Meet the Blackmagic Micro Cinema Camera, a Super 16 action camera with a Micro Four Thirds mount

Blackmagic revealed the Micro Cinema Camera today, a lightweight professional-grade action camera with a Micro Four Thirds lens mount. GoPros may be good enough for your extreme family vacation and your cousin Jeremy’s POV skateboard videos, but Blackmagic is counting on pro filmmakers needing more.

The Black Magic Cinema Camera borrows bits of technology from many different manufacturers to make for an incredibly versatile unit. At its core is a Super 16 sensor, about a third smaller than a conventional Micro Four Thirds sensor, but substantially larger than the sensors found in most action cams, the GoPro included. It can output Raw video with 13-stops of dynamic range (same quality we saw on the Pocket Cinema Camera).


The MCC offers both a rolling and a global shutter, the latter of which exposes the sensor all at once, eliminating the jello effect commonly found when using a rolling shutter for fast action shots. Recording is limited to 1080p 30fps when using the global shutter; when using the rolling shutter, users can capture 1080p 60fps in 12-bit Raw or ProRes.


The camera weighs in at 300 grams or 10.65 ounces; that’s about three times the weight of GoPro Hero4 Black, though press materials indicate it is still light enough to affix to a DJI Phantom 2 (one of the more affordable Phantom drone models available). In terms of size, the MCC is 82.5 x 69.5 x 65.4mm (3.25 x 2.74 x 2.57 inches).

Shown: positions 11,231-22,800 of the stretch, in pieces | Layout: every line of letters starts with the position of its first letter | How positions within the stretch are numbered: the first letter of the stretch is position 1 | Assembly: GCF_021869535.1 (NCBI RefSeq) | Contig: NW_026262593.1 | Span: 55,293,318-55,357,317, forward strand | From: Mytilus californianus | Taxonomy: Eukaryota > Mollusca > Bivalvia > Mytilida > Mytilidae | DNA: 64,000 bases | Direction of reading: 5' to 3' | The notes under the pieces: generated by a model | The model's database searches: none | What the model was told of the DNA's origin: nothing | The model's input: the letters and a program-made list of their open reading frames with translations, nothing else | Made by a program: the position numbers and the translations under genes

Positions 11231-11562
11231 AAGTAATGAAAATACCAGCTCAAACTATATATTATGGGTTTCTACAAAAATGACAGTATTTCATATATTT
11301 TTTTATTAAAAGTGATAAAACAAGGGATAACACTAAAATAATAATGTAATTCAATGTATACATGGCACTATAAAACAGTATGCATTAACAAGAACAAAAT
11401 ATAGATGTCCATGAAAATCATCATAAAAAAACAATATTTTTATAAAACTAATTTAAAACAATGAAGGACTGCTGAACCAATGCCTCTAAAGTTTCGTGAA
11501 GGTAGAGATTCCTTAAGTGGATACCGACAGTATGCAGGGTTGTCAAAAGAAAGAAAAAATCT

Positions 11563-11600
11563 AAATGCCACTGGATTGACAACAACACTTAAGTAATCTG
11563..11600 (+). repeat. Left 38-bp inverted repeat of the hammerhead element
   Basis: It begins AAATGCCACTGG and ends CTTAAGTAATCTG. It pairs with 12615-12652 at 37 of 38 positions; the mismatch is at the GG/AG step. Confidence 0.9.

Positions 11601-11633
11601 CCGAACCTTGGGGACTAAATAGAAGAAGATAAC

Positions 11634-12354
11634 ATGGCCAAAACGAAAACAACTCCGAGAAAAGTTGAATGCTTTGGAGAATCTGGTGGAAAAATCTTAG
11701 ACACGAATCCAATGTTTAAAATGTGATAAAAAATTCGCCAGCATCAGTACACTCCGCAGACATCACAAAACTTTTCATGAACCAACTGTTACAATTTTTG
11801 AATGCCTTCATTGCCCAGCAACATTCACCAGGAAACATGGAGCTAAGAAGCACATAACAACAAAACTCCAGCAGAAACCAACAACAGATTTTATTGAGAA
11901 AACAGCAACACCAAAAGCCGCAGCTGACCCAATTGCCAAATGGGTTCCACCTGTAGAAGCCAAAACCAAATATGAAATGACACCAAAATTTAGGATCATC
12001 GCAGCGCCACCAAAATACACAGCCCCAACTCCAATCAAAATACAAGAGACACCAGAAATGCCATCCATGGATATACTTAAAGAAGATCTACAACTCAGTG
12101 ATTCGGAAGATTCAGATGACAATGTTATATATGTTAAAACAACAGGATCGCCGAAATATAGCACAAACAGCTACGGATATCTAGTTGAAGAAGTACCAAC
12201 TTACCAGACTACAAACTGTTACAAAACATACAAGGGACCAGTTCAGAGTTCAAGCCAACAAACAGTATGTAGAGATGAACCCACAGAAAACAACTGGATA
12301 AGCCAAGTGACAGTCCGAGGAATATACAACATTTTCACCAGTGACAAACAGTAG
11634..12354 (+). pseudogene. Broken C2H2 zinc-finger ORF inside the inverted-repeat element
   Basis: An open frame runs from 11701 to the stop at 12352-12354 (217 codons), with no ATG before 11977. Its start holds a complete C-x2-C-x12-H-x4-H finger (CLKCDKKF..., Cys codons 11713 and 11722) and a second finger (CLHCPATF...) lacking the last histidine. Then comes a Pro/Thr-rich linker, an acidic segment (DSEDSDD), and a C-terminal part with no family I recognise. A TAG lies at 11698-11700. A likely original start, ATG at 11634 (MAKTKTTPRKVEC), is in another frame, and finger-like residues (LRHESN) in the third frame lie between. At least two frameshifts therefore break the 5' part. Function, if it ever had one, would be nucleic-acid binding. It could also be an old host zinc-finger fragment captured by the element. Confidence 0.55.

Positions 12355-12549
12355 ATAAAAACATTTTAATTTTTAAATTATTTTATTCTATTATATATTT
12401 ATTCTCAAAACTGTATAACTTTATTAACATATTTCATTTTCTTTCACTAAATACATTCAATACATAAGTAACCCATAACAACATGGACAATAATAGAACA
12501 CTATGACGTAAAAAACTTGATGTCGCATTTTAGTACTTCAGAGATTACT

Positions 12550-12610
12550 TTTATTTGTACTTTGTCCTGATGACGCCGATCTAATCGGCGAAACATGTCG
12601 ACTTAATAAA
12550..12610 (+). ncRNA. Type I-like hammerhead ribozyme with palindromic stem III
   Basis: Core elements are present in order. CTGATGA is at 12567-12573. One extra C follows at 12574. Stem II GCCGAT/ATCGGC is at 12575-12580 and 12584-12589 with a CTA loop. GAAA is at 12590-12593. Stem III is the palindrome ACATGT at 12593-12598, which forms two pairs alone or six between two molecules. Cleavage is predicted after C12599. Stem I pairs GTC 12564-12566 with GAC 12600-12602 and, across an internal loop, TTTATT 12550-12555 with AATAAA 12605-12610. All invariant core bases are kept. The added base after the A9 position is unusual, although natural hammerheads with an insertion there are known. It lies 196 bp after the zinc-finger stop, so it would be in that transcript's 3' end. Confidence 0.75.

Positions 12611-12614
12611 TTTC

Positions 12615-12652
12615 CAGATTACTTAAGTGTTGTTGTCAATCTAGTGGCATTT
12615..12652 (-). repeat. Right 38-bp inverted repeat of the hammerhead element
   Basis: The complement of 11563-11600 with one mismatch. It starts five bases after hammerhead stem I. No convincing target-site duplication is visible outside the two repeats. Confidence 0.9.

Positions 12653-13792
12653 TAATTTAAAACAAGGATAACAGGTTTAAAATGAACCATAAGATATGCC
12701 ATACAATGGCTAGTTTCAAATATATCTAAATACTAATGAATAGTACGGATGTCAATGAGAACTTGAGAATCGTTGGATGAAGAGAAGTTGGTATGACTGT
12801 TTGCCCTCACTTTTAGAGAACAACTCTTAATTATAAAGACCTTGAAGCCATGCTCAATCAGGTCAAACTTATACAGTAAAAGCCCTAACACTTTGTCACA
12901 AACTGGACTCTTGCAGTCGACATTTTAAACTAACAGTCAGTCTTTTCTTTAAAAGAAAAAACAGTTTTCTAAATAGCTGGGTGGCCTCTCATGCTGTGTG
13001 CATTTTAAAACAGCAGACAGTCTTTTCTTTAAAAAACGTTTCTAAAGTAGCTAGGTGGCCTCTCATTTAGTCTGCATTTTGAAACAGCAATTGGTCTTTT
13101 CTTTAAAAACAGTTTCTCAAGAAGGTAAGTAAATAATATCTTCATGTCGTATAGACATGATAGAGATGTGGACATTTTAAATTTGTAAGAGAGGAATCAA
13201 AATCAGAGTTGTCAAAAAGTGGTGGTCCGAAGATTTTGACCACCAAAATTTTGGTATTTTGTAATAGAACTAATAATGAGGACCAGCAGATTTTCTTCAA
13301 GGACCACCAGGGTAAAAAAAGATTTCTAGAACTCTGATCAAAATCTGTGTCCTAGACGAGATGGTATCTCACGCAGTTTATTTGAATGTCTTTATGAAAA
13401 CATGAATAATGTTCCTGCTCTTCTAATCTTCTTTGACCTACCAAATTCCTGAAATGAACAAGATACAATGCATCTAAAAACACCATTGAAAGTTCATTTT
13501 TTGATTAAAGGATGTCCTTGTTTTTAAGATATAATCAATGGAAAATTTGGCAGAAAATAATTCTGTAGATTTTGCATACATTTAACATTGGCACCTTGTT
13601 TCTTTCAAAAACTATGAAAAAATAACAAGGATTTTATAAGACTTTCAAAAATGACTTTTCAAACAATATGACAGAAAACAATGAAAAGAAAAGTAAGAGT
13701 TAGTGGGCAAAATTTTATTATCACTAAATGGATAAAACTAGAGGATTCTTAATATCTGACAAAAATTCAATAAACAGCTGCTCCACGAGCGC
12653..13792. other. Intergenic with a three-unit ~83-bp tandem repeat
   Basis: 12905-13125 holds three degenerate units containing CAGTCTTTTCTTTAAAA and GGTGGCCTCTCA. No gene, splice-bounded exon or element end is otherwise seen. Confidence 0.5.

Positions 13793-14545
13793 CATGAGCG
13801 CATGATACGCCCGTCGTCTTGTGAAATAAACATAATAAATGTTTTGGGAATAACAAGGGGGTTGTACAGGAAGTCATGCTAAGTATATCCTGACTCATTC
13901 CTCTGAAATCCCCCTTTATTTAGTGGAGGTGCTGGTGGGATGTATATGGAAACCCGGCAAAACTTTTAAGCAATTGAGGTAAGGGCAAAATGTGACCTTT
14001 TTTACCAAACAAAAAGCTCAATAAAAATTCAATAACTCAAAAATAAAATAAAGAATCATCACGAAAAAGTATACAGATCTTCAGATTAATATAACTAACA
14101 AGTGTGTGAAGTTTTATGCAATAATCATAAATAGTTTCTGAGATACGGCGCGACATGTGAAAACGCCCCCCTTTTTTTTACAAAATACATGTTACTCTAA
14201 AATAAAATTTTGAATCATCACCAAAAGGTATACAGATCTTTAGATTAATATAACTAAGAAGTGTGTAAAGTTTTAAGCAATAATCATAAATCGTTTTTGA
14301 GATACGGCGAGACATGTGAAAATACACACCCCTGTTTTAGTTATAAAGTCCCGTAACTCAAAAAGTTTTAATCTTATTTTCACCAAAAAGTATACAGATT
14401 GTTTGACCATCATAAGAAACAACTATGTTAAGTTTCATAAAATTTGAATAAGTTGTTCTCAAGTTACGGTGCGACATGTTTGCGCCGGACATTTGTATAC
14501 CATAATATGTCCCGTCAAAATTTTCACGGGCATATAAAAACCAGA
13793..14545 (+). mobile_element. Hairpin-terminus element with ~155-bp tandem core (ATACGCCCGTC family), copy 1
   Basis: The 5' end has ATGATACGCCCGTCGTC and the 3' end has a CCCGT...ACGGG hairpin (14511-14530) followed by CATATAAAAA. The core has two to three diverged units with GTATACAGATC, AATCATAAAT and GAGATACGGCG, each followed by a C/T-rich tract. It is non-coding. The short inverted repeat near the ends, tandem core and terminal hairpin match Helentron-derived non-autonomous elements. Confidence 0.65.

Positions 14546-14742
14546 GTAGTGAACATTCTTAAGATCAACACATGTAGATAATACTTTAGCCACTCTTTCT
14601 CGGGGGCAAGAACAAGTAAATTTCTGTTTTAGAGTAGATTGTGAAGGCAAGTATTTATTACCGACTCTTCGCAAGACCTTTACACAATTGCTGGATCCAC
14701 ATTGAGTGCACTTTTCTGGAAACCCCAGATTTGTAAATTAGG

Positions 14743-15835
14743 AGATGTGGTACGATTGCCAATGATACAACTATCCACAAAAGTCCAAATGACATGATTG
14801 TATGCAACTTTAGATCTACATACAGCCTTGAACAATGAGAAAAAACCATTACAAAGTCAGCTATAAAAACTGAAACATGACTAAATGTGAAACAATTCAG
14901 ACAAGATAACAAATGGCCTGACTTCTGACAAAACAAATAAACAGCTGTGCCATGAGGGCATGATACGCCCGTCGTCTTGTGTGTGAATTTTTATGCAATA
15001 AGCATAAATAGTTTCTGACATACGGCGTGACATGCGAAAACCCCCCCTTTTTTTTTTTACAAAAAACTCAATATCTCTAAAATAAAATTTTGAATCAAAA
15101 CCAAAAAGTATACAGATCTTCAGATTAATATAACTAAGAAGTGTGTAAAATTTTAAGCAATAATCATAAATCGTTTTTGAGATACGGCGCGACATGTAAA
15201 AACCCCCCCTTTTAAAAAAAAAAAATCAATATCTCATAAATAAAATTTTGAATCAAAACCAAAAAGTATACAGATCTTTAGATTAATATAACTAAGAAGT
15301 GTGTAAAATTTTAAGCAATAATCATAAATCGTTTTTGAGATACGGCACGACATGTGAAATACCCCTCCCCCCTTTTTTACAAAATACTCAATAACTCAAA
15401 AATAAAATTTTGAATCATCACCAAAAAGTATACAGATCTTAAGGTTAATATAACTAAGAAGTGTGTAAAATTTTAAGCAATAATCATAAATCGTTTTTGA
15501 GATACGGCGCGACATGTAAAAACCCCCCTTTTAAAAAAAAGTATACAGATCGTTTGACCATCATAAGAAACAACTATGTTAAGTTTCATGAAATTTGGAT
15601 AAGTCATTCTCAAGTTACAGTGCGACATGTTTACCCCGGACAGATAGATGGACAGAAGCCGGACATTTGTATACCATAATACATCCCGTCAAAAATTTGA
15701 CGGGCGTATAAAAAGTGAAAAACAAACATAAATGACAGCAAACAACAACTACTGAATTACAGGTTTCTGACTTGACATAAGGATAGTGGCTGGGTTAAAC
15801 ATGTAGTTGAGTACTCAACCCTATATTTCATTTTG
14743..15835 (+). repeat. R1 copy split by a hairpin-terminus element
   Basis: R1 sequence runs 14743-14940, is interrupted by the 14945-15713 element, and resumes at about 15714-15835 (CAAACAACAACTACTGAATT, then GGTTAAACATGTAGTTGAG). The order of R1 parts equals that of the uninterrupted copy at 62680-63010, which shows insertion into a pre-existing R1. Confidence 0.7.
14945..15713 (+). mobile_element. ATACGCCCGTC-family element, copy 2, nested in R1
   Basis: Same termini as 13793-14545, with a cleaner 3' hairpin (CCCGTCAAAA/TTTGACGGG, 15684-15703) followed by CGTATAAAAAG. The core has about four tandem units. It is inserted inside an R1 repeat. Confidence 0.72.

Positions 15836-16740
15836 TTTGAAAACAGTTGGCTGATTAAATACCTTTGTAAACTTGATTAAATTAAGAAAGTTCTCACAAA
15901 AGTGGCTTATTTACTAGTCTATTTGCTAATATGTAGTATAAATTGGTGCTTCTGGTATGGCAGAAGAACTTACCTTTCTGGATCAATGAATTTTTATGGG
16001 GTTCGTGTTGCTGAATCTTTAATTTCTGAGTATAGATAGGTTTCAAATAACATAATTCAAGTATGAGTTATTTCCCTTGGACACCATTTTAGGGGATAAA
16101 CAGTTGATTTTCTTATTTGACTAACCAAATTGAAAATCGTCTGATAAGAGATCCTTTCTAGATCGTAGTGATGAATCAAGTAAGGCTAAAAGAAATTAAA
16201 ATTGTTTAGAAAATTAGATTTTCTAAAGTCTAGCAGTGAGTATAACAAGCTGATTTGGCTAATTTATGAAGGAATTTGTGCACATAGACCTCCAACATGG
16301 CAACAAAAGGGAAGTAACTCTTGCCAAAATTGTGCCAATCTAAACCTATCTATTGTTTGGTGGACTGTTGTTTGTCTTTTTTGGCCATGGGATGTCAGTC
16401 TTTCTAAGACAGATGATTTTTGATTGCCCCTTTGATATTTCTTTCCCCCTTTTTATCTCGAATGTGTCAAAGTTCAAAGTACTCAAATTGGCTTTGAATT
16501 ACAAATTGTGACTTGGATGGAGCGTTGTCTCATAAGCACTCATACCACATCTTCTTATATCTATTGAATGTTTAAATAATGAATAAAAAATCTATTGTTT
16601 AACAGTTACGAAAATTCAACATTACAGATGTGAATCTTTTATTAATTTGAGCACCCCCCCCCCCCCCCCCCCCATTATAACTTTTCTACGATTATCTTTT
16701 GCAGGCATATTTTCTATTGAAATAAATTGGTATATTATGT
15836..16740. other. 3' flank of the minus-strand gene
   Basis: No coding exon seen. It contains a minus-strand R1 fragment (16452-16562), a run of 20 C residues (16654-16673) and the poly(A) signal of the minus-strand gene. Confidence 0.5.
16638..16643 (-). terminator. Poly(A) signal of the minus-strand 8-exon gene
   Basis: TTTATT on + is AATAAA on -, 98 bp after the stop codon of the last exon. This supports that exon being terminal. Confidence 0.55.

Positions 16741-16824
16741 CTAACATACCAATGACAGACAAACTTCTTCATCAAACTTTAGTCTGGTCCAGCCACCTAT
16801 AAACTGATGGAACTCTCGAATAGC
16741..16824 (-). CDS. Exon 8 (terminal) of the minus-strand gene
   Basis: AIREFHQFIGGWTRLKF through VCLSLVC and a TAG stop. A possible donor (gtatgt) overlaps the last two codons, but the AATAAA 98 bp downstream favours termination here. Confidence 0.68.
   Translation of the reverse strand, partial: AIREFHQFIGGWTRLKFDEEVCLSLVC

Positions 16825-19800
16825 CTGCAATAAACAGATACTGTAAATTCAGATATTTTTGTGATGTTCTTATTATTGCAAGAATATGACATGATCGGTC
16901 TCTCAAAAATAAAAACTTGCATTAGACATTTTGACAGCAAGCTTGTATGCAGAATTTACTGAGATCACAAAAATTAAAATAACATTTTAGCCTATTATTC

On the back of the camera, where you might expect a screen (hint: there is none), you will instead find a mount for a Canon LP-E6 battery. The camera is quoted as being able to record for up to 90 minutes on a single charge.

The Blackmagic Micro Cinema Camera features an active Micro Four Thirds lens mount so you can use high performance photographic lenses including wide angle, primes, standard zooms, telephotos and more.

Unlike the touchscreen-centric controls of other Blackmagic products, the MCC instead has only physical buttons, 6 in total, located to the left of the lens mount. Also on the left is a full-sized HDMI output and a DB-HD15 expansion port. The expansion port can be used for any number of things, including wirelessly controlling the camera’s functionality via a model airplane remote control, or hooking up a wireless video transmitter. You can read more about the expansion port, and the vast number of possibilities it offers here.

On the other side of the lens mount you’ll find an SD card slot (SDXC- and SDHC- compatible), as well as a 3.5mm audio input. The unit also has a 1/4″ thread mount on both the top and bottom of the camera body. The body and lens mount, by the way, are made of magnesium alloy, so the unit should be able to survive encounters that plastic-bodied action cams would not.

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